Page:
I have a 2004 Honda Pilot that has 104295 miles on it. I’ve owned it all it’s life and have had all of the routine maintenance done when it’s supposed to be done. Honda recommends replacing the timing belt at 105k, and I just got the quite from the dealer-$995!!! I love my car and want to keep it for as long as possible-we’ve been very good to each other. Do I replace the timing belt or not? What are the chances of anything really going wrong with it?
Not changing the belt is foolhardy and could easily result in a several thousand dollar repair bill should it break. 105k is about the max mileage the belts are rated for. It’s considered a normal maintence item. Wtht that said, shop around some independent shops, they will likely be lower in price than dealership. You’re also going to want to replace the waterpump as well, since the labor involved is the same as the timing belt job.
“Do I replace the timing belt or not?”
Only if you want to prevent the engine from self-destructing without warning.
“What are the chances of anything really going wrong with it?”
Nobody can give you mathematical odds of exactly when the timing belt will snap, but when it does–without any warning–it will cause pistons and valves to collide, thus rendering the engine useless without about $2,000.-$3,000. worth of repairs in addition to the cost of the timing belt.
If you are a gambler by nature, and if you have the ability to pay a few thousand dollars extra for repairs when the inevitable happens, then I guess that it would be fine to skip this service that is listed in the Honda Maintenance Schedule. Personally, I would consider that to be a very poor decision, but the decision is yours to make.
Incidentally, timing belts rarely snap while the car is sitting in your driveway or in another convenient location, so you also have to be prepared for this event to take place while you are in the passing lane of an expressway, with semi-trailers all around you. When the belt snaps and you lose all engine power, your power steering, and the power assist for your brakes, you will wish that you had been proactive and had replaced the timing belt on schedule.
I’m pretty sure this is an interference engine. If it breaks…it could DESTROY your engine. So if you plan on keeping it, then get it replaced.
As for the price…find a good independent. It should be a LOT cheaper. No need to go to the dealer for that.
It’s absolutely essential that you have the timing belt replaced. If the belt breaks the engine will be severely damaged.
Find an independent mechanic and save some money. You don’t need to pay a Honda dealer for this.
Have a new water pump installed at the same time. Because it’s the right thing to do.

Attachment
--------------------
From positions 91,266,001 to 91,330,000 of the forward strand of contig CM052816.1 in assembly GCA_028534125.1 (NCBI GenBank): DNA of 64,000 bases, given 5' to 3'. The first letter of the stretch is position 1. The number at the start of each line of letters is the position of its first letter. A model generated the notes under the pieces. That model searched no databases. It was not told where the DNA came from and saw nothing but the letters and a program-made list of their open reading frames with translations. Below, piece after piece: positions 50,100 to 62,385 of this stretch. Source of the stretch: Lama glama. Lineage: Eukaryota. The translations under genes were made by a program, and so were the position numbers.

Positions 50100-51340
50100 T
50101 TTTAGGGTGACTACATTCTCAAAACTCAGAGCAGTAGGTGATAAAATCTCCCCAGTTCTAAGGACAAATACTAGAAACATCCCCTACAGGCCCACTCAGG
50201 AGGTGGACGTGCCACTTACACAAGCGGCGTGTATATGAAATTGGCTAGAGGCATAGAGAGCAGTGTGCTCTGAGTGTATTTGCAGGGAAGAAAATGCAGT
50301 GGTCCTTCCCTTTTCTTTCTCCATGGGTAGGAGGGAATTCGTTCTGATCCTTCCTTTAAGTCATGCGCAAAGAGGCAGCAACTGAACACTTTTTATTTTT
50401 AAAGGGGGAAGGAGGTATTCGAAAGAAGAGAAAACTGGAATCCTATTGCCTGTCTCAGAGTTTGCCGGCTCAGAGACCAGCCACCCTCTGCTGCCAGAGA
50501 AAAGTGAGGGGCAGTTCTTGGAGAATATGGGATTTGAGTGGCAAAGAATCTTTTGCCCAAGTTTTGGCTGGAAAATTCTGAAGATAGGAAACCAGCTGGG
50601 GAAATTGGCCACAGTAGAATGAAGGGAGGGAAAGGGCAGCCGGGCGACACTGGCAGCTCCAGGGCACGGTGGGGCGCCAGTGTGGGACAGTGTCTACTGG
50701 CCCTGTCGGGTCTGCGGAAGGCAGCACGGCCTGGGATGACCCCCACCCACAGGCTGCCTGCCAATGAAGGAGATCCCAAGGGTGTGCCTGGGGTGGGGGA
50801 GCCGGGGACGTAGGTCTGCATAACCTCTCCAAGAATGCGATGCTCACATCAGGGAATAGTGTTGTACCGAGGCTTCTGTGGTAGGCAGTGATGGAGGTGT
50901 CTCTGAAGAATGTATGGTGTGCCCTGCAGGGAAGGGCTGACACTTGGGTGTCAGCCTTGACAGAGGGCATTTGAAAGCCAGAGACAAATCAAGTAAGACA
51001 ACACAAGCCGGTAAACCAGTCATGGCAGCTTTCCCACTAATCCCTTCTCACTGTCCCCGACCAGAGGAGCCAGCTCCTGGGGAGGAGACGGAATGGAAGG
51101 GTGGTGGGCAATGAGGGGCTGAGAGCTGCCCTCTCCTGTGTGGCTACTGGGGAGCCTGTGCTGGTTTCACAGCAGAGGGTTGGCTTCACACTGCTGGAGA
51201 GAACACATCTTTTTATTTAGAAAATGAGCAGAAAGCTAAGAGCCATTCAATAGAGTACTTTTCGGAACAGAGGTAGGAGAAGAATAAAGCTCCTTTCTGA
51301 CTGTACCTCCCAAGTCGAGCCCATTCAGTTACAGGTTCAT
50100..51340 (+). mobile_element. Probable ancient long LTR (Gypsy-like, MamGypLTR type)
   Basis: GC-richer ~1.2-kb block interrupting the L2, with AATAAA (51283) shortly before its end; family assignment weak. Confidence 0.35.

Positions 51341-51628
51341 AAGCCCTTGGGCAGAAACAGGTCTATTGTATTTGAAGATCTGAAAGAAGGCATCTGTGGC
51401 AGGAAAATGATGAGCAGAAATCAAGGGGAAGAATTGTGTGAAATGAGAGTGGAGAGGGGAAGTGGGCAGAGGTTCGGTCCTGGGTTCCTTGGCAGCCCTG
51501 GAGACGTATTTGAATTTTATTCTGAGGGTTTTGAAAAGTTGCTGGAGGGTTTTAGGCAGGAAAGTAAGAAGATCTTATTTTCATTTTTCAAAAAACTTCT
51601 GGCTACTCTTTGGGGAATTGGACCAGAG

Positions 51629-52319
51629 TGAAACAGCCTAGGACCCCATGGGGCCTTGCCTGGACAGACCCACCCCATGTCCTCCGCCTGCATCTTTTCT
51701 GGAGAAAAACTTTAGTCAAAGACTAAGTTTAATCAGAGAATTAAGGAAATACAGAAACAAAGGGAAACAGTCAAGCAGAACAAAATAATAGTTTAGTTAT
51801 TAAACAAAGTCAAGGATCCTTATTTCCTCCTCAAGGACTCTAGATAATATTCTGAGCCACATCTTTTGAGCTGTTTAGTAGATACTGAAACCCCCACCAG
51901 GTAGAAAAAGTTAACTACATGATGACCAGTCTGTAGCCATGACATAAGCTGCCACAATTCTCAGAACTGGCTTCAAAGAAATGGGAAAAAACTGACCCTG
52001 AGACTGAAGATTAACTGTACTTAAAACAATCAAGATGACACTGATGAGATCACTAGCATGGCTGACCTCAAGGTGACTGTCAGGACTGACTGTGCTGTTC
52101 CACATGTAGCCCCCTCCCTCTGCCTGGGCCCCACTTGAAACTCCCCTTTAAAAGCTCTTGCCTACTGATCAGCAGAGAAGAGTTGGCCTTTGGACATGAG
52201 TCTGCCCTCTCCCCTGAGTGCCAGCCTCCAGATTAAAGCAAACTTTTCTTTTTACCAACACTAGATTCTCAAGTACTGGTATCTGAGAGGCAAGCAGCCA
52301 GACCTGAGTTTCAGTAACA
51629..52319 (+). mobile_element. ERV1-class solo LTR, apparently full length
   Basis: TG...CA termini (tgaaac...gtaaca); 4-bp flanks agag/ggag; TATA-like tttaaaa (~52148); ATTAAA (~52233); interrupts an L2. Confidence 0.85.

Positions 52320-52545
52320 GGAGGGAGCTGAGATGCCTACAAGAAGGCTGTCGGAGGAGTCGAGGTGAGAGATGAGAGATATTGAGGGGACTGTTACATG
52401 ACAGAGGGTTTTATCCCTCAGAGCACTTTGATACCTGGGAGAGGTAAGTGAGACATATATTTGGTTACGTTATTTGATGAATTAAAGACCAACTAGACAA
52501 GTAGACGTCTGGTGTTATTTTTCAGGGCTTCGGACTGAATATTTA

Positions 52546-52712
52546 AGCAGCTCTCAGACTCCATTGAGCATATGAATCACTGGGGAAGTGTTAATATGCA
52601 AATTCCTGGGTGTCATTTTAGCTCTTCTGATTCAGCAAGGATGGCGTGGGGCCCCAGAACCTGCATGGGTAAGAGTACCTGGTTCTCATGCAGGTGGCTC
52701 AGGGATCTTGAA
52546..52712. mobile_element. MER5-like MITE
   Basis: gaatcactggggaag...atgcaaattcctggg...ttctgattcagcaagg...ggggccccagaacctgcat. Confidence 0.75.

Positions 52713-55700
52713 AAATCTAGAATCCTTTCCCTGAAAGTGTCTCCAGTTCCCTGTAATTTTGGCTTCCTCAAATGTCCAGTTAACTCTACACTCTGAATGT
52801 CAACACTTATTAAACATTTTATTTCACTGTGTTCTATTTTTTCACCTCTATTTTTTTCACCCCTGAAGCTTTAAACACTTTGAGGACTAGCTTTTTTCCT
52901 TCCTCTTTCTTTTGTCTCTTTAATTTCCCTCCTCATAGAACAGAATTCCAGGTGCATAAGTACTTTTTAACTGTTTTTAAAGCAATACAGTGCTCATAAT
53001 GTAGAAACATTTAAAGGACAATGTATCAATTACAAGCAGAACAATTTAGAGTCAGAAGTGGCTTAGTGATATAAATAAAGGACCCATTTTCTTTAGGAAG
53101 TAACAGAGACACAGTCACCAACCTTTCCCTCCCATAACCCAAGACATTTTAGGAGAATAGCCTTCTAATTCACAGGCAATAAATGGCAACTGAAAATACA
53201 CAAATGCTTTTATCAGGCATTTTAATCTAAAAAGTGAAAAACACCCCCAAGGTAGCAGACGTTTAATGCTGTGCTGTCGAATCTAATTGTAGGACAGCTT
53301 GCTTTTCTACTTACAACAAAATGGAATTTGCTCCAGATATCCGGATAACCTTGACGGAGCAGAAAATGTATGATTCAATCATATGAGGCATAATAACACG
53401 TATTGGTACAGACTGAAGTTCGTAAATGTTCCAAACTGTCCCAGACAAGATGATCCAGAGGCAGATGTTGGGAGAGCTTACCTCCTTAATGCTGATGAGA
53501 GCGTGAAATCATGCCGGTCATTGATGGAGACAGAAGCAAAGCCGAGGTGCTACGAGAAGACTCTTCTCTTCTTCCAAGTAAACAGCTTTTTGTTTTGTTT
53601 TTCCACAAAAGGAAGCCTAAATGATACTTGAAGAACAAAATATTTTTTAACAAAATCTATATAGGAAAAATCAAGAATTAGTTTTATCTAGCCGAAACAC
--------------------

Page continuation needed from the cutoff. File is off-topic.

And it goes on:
Then drive your Pilot another 105K miles.
Thanks all for your advice! I did make the appointment with the dealer already, but I am going to shop around for a bit to see what kind of a deal I can get elsewhere. I definitely want to drive my car another 105K or more, she’s been great to me, so I should do the right thing.
I know a few people who took the no change route with Honda, Subaru, VW (105k interval belts). The two Honda’s made it to 140k, 150k with snapped belt(company cars). The Subaru was traded off at 145k no issues and VW snapped at 150k. I do know someone also with a Honda Ody. (similar engine) only made it 90k with a 105k belt. Honda took some mercy and paid part of repair.
All snapped belts led to $3k-$4k estimates to repair damaged engine. One repaired Honda still is “not right” after the extensive repairs.
You choose. If you were trading off in 20-30k miles you could chance it with odds stacked mostly against you.
Honda requires some specialized tools for replacing the timing belt so either have the dealer do it or a mechanic that has lots of Honda experience and the proper tools.
Check the dealers quote, that price should include the water pump, balance shaft belt if any, and new oil seals for the crank and cam(s), new coolant and maybe even an oil change. If you get a quote from another shop, make sure all those things are included too so you are comparing like services.
find out if it’s a “free running motor” some cars havem some don’t it means if the timing belt breaks on a free one the valves won’t bash into the pistons if it is not one you will destroy the motor
Your engine is an interference type. Change the timing belt and water pump like some suggested before you find you have to replace the engine too. This is a no brainer.
would u mind me asking u how u found out this information cause i may use it in the future i actually junked a 85 toyota cause the timing chain snapped and nobody could tell me if it was a what i was told called a free running motor well and the crank bolt was seized up
A lot of people seem to use the Gates web site as a reference.
Hellokit posted the correct site.
read this web site and decide if it is worth the chance…